Women and men both succeed when they’re working together. We need each other. “So God created mankind in his own image, in the image of God he created them; male and female he created them” (Genesis 1:27).


Together, we reflect the fullness of God. Even as women are economically empowered and society advances, it is not fully sustainable unless men are also included. As women take their place at the table alongside men in the ranks of every part of society, from leadership to labor to ministry, we will see more of the fullness of the kingdom of God on earth.

Jesus taught us, “If a house is divided against itself, that house cannot stand” (Mark 3:25).

Satan has been using bitterness, unforgiveness, and strife to blind us to what has really been going on right in front of our eyes—genocide, the destruction of marriage, suicide, families split apart… all-time highs for depression, anxiety, abortion, drug abuse, immorality, and loneliness, and all-time lows for successful marriages, happiness, couples getting married, men leading their families, and more.

Nasty gets us nowhere! Neither women nor men win at that game.

It’s time to throw out the culture’s every man for himself rule book and go back to the original guide. It’s time to put aside men’s movements and women’s movements to end the destruction caused by gender wars.

What we need is a forgiveness and restoration movement. We need to come together, build each other up, and speak to the strengths of each other’s gender. We need a movement of complementing each other instead of competing with each other.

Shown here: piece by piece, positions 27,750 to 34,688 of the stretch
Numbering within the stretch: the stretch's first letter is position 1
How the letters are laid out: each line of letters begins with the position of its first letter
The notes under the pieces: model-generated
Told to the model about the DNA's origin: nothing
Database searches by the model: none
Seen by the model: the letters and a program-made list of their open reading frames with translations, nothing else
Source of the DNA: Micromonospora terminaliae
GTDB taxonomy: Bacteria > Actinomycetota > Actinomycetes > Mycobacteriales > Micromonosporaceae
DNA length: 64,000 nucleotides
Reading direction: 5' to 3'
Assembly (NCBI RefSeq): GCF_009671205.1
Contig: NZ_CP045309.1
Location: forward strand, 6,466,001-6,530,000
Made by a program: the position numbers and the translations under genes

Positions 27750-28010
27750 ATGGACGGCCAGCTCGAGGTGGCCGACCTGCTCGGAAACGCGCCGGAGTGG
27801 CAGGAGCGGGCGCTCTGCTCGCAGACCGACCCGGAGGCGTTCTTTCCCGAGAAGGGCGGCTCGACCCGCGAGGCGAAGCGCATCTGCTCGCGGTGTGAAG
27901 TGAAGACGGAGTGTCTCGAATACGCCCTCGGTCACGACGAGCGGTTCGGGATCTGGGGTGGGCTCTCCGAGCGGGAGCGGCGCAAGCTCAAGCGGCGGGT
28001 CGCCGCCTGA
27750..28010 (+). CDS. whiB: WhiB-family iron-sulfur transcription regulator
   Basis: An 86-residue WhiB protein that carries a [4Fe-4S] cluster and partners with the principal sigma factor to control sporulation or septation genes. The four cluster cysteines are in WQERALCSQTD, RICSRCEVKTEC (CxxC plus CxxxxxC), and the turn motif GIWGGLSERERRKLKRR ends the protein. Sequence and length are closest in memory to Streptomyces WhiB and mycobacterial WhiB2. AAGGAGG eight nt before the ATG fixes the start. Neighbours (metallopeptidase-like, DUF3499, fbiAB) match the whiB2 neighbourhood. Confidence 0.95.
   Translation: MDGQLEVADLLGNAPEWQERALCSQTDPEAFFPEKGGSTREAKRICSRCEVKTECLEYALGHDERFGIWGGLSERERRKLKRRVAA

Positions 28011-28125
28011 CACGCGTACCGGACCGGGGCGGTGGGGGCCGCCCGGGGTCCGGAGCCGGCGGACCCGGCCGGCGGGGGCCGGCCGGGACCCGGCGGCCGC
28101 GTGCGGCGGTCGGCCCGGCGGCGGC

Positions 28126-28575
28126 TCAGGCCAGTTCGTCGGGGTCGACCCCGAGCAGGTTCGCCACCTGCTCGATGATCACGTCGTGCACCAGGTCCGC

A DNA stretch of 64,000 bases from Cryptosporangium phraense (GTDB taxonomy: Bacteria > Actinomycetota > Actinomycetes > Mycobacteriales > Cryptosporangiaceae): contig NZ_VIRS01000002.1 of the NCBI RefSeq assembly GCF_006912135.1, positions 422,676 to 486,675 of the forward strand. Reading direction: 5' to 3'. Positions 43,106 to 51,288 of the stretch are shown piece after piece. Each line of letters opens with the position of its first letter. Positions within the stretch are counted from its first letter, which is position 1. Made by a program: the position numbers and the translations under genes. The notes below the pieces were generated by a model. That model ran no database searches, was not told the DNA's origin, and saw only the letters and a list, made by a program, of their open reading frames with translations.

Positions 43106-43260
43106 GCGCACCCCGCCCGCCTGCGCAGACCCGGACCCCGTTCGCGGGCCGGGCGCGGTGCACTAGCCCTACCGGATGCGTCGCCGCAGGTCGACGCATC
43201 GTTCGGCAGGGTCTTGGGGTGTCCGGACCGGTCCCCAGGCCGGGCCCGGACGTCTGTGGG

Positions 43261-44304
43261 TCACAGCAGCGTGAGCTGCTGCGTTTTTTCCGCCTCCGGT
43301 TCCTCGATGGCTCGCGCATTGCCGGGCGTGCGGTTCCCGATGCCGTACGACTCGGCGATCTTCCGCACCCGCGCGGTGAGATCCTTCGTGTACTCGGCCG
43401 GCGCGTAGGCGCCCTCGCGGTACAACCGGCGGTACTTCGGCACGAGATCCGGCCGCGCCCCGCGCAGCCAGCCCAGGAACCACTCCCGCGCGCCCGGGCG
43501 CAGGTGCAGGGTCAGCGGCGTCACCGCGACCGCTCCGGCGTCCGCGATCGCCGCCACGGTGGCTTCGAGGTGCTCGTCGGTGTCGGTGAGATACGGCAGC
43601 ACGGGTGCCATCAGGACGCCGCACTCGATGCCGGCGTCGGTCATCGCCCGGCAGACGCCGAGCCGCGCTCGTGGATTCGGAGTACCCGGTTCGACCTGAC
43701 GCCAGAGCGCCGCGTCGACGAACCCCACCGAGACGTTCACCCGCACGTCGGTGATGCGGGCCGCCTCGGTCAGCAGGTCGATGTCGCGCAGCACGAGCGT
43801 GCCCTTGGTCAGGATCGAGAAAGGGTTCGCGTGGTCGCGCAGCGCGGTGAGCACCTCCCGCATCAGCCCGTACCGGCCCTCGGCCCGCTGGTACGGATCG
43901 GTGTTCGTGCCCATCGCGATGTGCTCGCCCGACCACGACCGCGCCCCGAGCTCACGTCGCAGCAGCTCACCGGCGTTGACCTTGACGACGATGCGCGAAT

It’s time for a movement toward unity and re-establishing God’s design for life—that’s the only way we can all succeed.



This article was extracted from Issue 6 (Summer 2021) of the AVAIL Journal. Claim your free annual subscription here.



  1. Andrea Tantaros, “Five Ways Feminism Has Made Women Miserable: If we want a return to romance, we’ve got to start empowering men instead of emasculating them,” Observer, May 3, 2016; observer.com/2016/05/five-ways-feminism-has-made-women-miserable.
  2. Josephine Ahikire, Aramanzan Madanda, and Christine Ampaire, “Post-war economic opportunities in northern Uganda: Implications for women’s empowerment and political participation,” July 2012, International Alert/ Eastern Africa Sub-Regional Support Initiative for the Advancement of Women (EASSI); international-alert.org/sites/default/files/publications/201209WomenEconOppsUganda-EN.pdf.
  3. Lindsey Kukunda, “Why Ugandan men suck!,” Kampala Dispatch, November 25, 2016; dispatch.ug/2016/11/25/why-ugandan-men-suck.